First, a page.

Beat Market Volatility by Being Boring

by Guest Contributor · 3 comments

riding the bear

This is part one of a guest post series from Monevator, a personal blog that provides money tips and motivation for private investors. You can find:

Stock market volatility scares many people off equities – especially in a bear market like this one.

Yet the vast majority of financial advisors agree that investing long term in the stock market is the only way an average person can secure enough capital to pay for a comfortable retirement.

To stick with equities through bad times as well as good:

  1. You need to believe in the long-term case for investing in equities.
  2. You need the right mindset to be put your commitment to investing in equities into practice.

Too many people discover that their intellectual belief in equities defers to their churning stomachs when they see their net worth rise and fall by thousands of dollars in a single day due to market movements.  As a result, they sell their stocks at the worst possible time when the market is down. Then, when the market has recovered, they regain their faith and buy at the peak. This pattern, like we know, will hugely cap your returns over the long-term.

To avoid it, I’d like to suggest three slightly counter-intuitive techniques to help you ride out, or ignore, volatility in your portfolio.

I’ll look at two strategies in follow up posts in this series. Today, I’d like to send you to sleep…

Strategy 1. Pick a boring online trading broker

Whether you invest through ETFs that track the markets or you buy specific shares in small growth companies, you don’t want your trading account to influence your decision making.

It’s all down to investor psychology. These brokers can damage your wealth by:

  • Flashing prices changes
  • Using color aggressively to show your gains or losses
  • Emailing information to you about your stocks performances

These are all dangerous features because they can encourage you to trade shares more frequently than you otherwise would. And several studies have shown that the more frequently you trade, the worse your returns.

To pick one report from the mid-1990s, Terrance Odean of the University of California, Berkeley, concluded that:

The poor performance of those households that trade frequently is generally consistent with the implications of recent theoretical models of investor overconfidence. Our central message is that trading is hazardous to your wealth.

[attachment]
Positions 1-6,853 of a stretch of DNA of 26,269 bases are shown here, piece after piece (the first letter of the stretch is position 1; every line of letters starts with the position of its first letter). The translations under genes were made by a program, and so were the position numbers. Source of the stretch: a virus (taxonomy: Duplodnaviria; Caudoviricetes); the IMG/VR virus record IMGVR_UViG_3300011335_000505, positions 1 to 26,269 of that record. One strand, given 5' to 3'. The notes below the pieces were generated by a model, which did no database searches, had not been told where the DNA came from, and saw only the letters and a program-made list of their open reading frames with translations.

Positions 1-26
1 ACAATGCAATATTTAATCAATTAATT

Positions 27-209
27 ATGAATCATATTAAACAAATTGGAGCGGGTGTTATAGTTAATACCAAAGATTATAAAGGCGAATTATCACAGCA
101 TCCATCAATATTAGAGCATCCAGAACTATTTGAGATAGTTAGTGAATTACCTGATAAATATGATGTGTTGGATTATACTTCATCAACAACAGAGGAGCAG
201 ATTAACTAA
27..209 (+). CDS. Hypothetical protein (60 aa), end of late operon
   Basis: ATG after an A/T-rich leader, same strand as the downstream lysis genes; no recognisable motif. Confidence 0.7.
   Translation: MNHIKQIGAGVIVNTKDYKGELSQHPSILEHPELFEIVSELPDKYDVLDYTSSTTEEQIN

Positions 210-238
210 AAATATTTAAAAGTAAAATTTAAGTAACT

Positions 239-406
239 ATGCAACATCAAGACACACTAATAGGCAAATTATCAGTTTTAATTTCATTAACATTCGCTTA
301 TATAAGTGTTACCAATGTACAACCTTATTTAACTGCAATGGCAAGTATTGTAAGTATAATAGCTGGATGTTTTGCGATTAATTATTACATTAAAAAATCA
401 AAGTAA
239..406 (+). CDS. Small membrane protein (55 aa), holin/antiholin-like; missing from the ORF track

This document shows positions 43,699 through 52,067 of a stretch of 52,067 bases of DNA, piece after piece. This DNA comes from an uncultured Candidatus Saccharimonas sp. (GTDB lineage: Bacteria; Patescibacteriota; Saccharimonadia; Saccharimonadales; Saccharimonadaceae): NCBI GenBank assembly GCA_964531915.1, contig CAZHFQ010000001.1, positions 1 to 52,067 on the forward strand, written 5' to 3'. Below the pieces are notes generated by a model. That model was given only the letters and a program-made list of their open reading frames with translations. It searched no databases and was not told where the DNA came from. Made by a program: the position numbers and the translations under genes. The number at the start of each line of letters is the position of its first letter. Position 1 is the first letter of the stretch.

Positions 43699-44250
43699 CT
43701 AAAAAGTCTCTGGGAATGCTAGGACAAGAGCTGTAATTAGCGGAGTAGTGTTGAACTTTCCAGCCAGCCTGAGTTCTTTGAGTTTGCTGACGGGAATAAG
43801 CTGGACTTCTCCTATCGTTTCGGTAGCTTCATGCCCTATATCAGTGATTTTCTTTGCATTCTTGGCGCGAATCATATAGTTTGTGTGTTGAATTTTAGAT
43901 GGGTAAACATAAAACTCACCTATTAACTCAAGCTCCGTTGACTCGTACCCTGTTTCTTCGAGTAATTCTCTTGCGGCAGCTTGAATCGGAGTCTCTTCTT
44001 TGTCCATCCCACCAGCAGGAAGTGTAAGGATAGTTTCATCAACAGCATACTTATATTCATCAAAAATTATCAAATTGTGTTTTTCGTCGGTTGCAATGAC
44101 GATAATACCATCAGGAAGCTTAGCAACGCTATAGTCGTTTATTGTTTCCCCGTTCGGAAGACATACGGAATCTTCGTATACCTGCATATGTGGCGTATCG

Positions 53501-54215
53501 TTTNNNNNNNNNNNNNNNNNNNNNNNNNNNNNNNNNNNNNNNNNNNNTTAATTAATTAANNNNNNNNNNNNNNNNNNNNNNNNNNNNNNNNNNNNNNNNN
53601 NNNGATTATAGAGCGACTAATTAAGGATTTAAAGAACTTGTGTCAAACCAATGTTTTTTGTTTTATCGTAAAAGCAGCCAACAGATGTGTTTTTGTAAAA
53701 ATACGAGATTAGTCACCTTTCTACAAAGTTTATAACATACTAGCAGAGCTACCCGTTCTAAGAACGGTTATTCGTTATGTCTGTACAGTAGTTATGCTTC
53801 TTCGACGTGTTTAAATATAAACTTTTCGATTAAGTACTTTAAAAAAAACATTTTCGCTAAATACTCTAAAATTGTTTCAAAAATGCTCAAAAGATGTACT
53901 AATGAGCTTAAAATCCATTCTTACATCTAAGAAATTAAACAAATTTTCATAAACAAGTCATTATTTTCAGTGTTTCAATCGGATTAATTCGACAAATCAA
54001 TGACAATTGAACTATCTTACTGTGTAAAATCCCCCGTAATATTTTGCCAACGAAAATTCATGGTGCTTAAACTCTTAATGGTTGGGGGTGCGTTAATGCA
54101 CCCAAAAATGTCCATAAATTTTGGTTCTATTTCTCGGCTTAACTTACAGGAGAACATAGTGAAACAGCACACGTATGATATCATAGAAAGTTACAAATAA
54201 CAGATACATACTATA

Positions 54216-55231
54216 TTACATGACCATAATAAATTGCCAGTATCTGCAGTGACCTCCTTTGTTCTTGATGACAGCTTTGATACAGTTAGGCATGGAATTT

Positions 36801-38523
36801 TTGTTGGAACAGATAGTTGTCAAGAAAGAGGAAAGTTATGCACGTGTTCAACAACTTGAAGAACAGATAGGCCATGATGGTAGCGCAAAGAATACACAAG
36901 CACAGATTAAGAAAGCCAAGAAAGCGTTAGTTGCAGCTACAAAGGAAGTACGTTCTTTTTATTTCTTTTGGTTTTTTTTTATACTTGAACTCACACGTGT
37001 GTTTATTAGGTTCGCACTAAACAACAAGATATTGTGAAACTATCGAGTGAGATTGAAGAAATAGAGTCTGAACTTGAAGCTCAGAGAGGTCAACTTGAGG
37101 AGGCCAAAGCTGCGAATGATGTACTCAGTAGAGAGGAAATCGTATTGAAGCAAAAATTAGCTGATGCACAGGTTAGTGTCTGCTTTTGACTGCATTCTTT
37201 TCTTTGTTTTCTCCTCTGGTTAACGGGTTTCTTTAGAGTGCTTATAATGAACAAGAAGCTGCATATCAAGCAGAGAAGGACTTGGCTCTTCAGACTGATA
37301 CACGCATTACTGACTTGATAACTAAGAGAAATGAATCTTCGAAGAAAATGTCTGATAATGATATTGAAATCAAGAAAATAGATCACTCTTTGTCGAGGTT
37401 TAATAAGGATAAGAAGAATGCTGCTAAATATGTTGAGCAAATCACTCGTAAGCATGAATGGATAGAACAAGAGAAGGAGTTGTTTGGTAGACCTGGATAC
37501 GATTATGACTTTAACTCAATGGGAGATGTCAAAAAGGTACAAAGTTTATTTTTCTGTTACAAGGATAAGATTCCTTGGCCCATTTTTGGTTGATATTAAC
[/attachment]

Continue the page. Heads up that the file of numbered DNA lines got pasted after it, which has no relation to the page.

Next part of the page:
It’s worth remembering that execution brokers make their money when you trade, not when you hold. It may be in their interests to design a platform that encourages you to buy and sell more shares, even if it’s not in your own interests.

So try to avoid brokers with too many bells-and-whistles.

My ideal trading account would look like a spreadsheet from the mid-1980s.  I haven’t found one as plain as that one yet, but we can all dream.

Editor’s Note: I totally agree.  Boring is good in investing.  What do you think?  Are you a flashy trader?

Editor's Note: I've begun tracking my assets through Personal Capital. I'm only using the free service so far and I no longer have to log into all the different accounts just to pull the numbers. And with a single screen showing all my assets, it's much easier to figure out when I need to rebalance or where I stand on the path to financial independence.

They developed this pretty nifty 401K Fee Analyzer that will show you whether you are paying too much in fees, as well as an Investment Checkup tool to help determine whether your asset allocation fits your risk profile. The platform literally takes a few minutes to sign up and it's free to use by following this link here. For those trying to build wealth, Personal Capital is worth a look.

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{ read the comments below or add one }

  • SJ says:

    Boring is king. Boring, safe, unflashy chess,videogames etc… =)

    As for hedgint, is the avg. investor that bright?

  • Mark Wolfinger says:

    Boring may be fine as an overall concept, but why take unnecessary risk? Holding an unhedged portfolio of stocks works during bull markets, but it is far riskier than the average investor realizes.

    My point is that an investor can own ETFs (for example), but can intelligently hedge all (or part) of the portfolio by adopting conservative, boring option strategies. What baffles me is that so few investment advisors understand the power options have in limiting risk.

    If desirable, a position can be established that doesn’t have to be monitored more than once per year. Now that’s boring.

  • ObliviousInvestor says:

    Love boring. Vanguard is my selection for “best boring brokerage firm.” 🙂

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